Cushing's Syndrome in Dogs

Cushing’s syndrome, also called hyperadrenocorticism, occurs when your dog’s adrenal glands produce too much cortisol, an essential hormone released in response to stress. While cortisol is needed for normal bodily functions, too much cortisol can cause serious health consequences.

The majority of of all Cushing’s syndrome cases (80% to 85%) are caused by a small, benign tumor located in the pituitary gland, found at the base of the brain. This noncancerous tumor produces a hormone that stimulates the adrenal glands to enlarge and produce too much cortisol.

In the remaining 15% to 20% of dogs with Cushing’s, the cause is a malignant tumor affecting one of the adrenal glands, causing the gland to produce too much cortisol.

In some cases, Cushing’s syndrome can be caused by the long-term use of steroid medications (e.g. prednisone) to treat many conditions such as allergies, inflammation, and autoimmune disease.

Cushing’s disorder can be hard to spot. The symptoms are variable and can be mistaken for other common problems. Often, the symptoms are erroneously thought of as old age.

If your dog has Cushing’s syndrome, you may notice any of the following symptoms:

  • Increased thirst
  • Increased urination
  • Increased appetite
  • A pot-bellied appearance
  • Loss of hair along the back, near the tail
  • Darkening of the skin
  • Recurrent skin and urinary tract infections
  • Increased panting

Determining if your best friend has Cushing’s can be tricky as there isn’t one test that can absolutely diagnose it. Your veterinarian will take a complete history of your dog and perform a thorough physical exam.

Some of the diagnostic tests they may recommend are:

  • Chemistry tests to evaluate kidney, liver, and pancreatic function, as well as sugar levels
  • A complete blood count to rule out blood-related conditions
  • Electrolyte tests to ensure your pet isn’t dehydrated or suffering from an electrolyte imbalance
  • Urine tests to screen for urinary tract infection and other disease, and to evaluate the ability of the kidneys to concentrate urine
  • Urine tests to measure the amount of cortisol in the urine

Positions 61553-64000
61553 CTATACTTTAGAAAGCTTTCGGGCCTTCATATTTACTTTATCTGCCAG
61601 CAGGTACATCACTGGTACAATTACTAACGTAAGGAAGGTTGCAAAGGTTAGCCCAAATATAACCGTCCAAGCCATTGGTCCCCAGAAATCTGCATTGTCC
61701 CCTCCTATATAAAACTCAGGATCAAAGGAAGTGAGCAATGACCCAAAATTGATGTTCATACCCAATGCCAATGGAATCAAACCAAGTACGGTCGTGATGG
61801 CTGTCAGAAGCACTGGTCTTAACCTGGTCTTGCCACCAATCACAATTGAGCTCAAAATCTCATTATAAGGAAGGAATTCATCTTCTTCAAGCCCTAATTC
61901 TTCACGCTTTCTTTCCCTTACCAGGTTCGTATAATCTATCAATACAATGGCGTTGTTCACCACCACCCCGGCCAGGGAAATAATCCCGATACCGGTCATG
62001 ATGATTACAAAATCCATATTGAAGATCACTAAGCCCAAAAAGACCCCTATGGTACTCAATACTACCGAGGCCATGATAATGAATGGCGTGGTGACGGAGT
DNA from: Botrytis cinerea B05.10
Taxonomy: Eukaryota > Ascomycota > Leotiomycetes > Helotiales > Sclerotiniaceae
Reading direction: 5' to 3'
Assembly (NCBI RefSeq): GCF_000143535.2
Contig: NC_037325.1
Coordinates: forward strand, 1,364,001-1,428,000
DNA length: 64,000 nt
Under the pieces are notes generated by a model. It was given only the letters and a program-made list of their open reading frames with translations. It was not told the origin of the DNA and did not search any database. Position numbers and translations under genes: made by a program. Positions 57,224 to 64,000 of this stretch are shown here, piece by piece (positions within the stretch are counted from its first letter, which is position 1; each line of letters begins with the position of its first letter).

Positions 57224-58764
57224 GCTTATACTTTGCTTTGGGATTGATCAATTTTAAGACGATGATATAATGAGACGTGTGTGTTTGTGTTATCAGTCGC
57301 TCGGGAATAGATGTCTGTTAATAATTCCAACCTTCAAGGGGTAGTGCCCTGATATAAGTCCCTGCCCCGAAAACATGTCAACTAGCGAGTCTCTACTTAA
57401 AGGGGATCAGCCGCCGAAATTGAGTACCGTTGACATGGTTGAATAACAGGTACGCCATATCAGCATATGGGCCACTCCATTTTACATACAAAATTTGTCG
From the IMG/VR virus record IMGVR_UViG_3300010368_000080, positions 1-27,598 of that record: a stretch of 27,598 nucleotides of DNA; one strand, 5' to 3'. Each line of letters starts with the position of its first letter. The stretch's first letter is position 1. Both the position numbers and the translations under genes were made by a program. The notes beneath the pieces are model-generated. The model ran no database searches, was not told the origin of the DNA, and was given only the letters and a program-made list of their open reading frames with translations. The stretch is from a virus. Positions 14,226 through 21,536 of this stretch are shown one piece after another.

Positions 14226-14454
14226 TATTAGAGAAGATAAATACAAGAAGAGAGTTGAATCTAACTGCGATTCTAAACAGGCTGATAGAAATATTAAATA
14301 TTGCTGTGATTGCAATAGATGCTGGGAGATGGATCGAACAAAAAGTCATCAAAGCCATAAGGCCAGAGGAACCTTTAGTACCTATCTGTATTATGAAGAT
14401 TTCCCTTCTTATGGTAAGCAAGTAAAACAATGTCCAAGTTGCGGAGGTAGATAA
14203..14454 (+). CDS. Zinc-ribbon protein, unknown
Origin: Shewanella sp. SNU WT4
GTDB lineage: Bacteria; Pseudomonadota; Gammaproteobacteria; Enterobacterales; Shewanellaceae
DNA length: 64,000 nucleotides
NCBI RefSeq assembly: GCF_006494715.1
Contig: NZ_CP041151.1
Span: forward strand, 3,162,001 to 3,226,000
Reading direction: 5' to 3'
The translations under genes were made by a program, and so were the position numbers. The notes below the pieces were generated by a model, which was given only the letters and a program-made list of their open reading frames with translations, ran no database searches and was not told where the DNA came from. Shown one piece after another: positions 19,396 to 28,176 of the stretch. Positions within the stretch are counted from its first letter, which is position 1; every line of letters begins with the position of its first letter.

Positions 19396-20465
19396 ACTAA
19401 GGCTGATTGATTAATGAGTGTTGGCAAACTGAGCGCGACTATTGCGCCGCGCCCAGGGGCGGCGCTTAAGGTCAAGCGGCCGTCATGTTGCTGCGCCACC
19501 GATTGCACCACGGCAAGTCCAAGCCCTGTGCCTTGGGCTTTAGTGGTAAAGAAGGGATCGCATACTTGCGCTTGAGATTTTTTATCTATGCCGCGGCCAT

• A thyroid test to determine if the thyroid gland is producing too little thyroid hormone
  • Cortisol tests to evaluate your dog’s blood cortisol levels
  • Blood pressure measurement

Additionally, though less commonly, your veterinarian may recommend the following tests:

  • An ECG to screen for an abnormal heart rhythm, which may indicate underlying heart disease
  • Antibody tests to identify if your pet has been exposed to tick-related or other infectious disease

Once your pooch has been diagnosed with Cushing’s syndrome, your veterinarian will most likely prescribe a medication that will help regulate the levels of cortisol in his blood. In some cases, depending on the underlying cause, surgery may be suggested. It will be important to watch your dog closely once treatment begins. Be aware, too, that your veterinarian will most likely want to screen your dog routinely to monitor his response to treatment and tolerance of the medication.

There is no way to prevent Cushing’s syndrome, but you can help your veterinarian diagnose it earlier, which can potentially lead to more effective treatment options! As your pet ages, make sure he is seen routinely by your veterinarian, and watch for any symptoms of Cushing’s syndrome. Work with your veterinarian to establish a regular blood-screening schedule for your dog, which can help identify the onset of conditions or disease before your canine friend becomes symptomatic. Most important: if you have questions about Cushing’s syndrome or your dog’s health, contact your veterinarian.

If you have any questions or concerns, you should always visit or call your veterinarian – they are your best resource to ensure the health and well-being of your pets.